TGR: Does jurisdiction risk outweigh the exploration potential in West Africa?

PL: We believe there are still elephants to be found in that part of the world. But the discount rate that one uses to value these assets will have to change from country to country, and jurisdiction to jurisdiction, relative to the associated risk.

For example, we use a higher discount for a company in Bolivia versus a development story in West Africa, versus a development story in Ontario.

TGR: Have you already beefed up your discount rates for companies operating in Burkina Faso, Ghana or Mali?

PL: We have not. In our current view, projects in Burkina are politically safe. We are keeping a close eye on Mali. If things start to spread to surrounding countries, we may have to reassess the discount rate we apply.

TGR: As far as operating mines go in Burkina Faso, it is hard to beat IAMGOLD's Essakane mine, which produced 340,000 ounces (oz) in 2011, at a cash cost of roughly $488/oz. Do you believe IAMGOLD will expand the resource through the drill bit or is a takeover more likely?

PL: IAMGOLD has said it is trying to expand resources around Essakane through the drill bit. It is spending a fair amount of exploration dollars there.

The company wants to repeat what it did at Rosebel: expand in and around existing infrastructure to leverage its initial investment and improve internal rates of return.

IAMGOLD has a billion dollars in capital. Its after-tax hurdle rates, if I recall correctly, are something in the order of 10% to 12% in North America, 12% to 15% in South America and 15% to 17% for West Africa.

TGR: Despite the pullback in some of the exploration plays in West Africa, do you see more value in companies operating there than a couple of months ago?

PL: I would say there is a lot more value here in North America when you adjust for the risk profile. A number of these stocks have been hit in tandem when it comes to development stories.

Rainy River Resources Ltd. (RR:TSX.V) and Romarco Minerals Inc. (R:TSX) in North America have been hit just as hard as development stories in West Africa.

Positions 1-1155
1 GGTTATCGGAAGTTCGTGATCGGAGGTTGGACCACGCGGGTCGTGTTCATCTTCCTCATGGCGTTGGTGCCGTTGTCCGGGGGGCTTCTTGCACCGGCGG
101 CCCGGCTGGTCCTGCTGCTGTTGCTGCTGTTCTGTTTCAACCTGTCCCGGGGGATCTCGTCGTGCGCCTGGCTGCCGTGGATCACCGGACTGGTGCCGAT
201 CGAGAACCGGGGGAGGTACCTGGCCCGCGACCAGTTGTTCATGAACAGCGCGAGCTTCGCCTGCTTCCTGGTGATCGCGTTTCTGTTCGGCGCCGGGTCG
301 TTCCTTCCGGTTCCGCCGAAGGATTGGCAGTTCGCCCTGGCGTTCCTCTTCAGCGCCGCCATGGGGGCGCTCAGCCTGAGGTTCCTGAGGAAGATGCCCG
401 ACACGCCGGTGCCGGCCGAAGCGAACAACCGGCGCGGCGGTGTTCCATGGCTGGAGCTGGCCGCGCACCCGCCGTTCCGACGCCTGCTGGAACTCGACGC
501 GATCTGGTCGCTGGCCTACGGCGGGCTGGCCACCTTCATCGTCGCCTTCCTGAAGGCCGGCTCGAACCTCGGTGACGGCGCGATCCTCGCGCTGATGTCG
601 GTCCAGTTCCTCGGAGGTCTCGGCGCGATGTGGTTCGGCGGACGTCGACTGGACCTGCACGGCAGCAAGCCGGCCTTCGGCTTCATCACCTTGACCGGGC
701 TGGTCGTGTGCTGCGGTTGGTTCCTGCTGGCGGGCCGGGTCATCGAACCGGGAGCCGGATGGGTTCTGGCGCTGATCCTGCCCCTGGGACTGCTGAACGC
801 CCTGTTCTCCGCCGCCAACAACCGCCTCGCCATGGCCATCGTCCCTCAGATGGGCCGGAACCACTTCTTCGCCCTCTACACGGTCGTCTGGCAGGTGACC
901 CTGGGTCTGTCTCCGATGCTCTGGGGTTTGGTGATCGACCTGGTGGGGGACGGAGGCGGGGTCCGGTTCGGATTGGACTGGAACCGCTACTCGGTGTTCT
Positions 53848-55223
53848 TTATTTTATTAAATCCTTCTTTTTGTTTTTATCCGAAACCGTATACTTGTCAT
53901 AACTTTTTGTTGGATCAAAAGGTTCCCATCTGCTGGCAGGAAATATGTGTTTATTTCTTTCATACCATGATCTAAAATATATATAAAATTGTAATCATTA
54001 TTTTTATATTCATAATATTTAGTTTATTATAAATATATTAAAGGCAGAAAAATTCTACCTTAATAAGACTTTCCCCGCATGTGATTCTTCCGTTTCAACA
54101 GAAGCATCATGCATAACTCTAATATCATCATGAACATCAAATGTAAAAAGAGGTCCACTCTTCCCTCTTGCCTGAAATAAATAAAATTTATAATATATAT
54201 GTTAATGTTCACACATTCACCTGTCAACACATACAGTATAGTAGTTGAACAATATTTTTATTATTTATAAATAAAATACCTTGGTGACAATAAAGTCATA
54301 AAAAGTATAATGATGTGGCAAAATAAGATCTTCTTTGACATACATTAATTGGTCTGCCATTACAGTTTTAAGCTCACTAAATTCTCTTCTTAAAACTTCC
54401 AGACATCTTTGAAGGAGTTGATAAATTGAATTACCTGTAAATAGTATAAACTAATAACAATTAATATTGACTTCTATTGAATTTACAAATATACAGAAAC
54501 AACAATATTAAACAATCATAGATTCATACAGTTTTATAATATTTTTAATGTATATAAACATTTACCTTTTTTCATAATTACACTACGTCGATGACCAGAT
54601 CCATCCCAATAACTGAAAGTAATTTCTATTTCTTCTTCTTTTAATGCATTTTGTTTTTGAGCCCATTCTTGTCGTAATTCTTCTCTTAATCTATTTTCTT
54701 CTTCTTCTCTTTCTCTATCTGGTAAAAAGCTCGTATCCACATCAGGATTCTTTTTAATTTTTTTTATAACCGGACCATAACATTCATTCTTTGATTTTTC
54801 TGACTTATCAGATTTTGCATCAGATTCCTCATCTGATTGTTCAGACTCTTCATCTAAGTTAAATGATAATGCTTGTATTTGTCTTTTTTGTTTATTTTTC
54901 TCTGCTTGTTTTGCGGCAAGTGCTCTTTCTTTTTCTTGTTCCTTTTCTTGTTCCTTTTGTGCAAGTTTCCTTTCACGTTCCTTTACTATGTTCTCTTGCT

TGR: Can you give us the names of some companies in the development stage in West Africa on which you have buy recommendations?

PL: In the development stage, I cover Orezone, IAMGOLD and Volta Resources.

TGR: Orezone expects to issue a feasibility study on Bomboré in Q412. What does the market want to see in that study?

PL: Although the market is shying away from low-grade deposits in this current environment of increasing capital and operating costs, Orezone has the advantage of having a soft rock development component, which should result in a lower capital cost and operating intensity. We expect the feasibility study to focus on these advantages and yet still produce a soft rock reserve close to 2 million ounces.

TGR: Right now, Bomboré is valued at an enterprise value of $38/oz, just about average for the companies you cover. What does that say to you?

PL: That metric tells me the market is applying a higher discount rate for the sulfide ounces that Orezone is finding.

But that is just one of many metrics. In my mind's eye, the real value-added opportunity is demonstrating soft-rock versus hard-rock ounces. The company should be able to add value through its soft-rock development.

Our target for Orezone is $4.60. It is now trading at $1.69.

TGR: What can you tell us about Volta?